Literature is a powerful and persuasive tool. History holds the proof that a well-written novel, even a work of fiction, has the power to profoundly impact society. One such novel is Upton Sinclair’s 1906 expose of the American immigrant, infamously titled The Jungle. The story is of the trials and tribulations of a Lithuanian family struggling to earn a living in the slaughterhouses of Chicago. The issues faced by this family are some of the most disturbing fictional depictions of the lower class, and some of the most well-read in the past century. The Jungle, now hailed as a literary masterpiece, is credited with being the reason for the Pure Food and Drug Act and Meat Inspection Act of the early 1900’s (Ewers). Though Sinclair’s story is revered for supposedly helping to reform a corrupt industry, research of both the current day meat packing industry and life of the twenty-first century immigrant proves that the story actually had very little consequence. In addition, research about Sinclair himself raises a number of questions about his motives and credibility. Although Sinclair’s novel was well received and thought to have made a major impact on society, it actually had very little effect on anything but the American psyche.
To further understand what has not changed because of The Jungle, it is first important to understand what the initial impact of the story was, and how it is perceived today. The very famous words of Upton Sinclair explain the forceful impact of his story perfectly, “I aimed at the public’s heart, and by accident I hit it in the stomach (Cohen).” When The Jungle was first published in 1906, it was a series of short stories describing the plight of the main character, Jurgis, and his poverty-stricken family. The details of starving children and power-hungry big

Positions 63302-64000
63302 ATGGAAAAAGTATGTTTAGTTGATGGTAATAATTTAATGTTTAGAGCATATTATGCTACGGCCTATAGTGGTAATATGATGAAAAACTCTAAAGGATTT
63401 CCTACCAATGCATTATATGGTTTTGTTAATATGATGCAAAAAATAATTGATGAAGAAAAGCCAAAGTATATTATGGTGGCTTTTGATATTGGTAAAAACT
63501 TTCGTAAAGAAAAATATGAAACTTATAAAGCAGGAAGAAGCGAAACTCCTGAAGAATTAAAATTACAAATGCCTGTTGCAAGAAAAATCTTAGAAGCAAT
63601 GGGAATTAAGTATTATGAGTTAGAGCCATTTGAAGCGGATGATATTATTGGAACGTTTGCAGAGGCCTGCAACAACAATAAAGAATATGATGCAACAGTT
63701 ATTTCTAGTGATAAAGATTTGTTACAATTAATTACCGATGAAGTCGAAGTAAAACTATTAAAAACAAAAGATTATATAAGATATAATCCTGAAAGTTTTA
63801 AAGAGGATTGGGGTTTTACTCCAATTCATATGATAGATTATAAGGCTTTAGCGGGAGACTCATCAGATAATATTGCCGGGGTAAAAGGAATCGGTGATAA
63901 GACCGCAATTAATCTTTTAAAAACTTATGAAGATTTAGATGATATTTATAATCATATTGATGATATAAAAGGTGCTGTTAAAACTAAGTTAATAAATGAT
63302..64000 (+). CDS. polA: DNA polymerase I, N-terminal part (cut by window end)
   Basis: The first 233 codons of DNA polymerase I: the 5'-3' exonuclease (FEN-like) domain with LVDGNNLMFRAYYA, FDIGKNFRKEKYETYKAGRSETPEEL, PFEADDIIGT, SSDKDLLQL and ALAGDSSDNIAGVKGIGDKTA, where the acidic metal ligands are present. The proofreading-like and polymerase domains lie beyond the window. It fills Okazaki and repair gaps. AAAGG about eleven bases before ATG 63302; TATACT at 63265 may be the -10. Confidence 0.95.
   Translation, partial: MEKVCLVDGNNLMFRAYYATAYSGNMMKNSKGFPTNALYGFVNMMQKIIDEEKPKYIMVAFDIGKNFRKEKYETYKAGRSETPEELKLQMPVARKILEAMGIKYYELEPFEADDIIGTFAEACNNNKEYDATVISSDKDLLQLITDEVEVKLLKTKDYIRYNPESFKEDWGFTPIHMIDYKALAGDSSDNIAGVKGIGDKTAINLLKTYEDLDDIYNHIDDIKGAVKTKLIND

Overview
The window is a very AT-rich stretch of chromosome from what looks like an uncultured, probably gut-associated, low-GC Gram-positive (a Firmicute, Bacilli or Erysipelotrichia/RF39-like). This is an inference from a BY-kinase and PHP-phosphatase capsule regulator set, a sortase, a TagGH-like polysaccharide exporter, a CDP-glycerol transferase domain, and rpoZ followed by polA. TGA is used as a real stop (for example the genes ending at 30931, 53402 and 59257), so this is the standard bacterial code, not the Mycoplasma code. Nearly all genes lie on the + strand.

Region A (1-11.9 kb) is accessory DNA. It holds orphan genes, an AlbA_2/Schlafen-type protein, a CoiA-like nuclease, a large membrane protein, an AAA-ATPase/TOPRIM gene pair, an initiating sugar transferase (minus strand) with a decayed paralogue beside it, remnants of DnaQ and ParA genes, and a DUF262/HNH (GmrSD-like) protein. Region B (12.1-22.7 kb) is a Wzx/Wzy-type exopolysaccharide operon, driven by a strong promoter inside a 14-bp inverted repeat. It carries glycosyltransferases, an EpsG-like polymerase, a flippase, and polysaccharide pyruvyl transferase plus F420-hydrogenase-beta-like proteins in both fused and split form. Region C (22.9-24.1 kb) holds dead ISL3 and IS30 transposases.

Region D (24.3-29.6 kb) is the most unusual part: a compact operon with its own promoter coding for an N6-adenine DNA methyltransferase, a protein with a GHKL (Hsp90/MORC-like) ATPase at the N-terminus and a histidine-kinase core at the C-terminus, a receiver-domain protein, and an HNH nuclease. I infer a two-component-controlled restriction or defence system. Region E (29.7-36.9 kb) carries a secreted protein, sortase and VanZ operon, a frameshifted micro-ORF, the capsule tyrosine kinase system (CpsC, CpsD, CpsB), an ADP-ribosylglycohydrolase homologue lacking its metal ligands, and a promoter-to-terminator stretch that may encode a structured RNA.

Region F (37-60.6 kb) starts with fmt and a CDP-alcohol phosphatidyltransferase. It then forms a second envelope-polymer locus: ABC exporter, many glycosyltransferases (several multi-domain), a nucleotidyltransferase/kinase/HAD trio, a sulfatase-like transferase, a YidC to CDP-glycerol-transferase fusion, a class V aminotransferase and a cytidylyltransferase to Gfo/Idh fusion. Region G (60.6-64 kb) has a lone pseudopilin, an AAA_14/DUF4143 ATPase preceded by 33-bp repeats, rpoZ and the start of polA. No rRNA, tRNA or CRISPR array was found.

business leaders were not what startled the American public however, but the details of men and rats being made into meat, and of the disease and filth that was entering the American meat supply. Americans were shocked and horrified by Sinclair’s portrayal of the unsanitary conditions of meat packing facilities, of workers losing fingers into the ground beef, of diseased animal carcasses being adulterated with chemicals and sent to market (Abrahamson). Though the story was meant to have a deeper meaning, more specifically a political one, the public was far too disgusted and fascinated by the details of the food they were purchasing than anything else.
The uproar that was caused by Sinclair’s supposed research of these factories received the attention of President Theodore Roosevelt, who performed research of his own that led to the creation of new food inspection acts. The Meat Inspection Act of 1906 put tough restrictions on packing facilities, instituting a system that allowed certified federal meat inspectors to check all carcasses as they traveled throughout the process. The Pure Food and Drug Act of 1906 was the other act created, and it...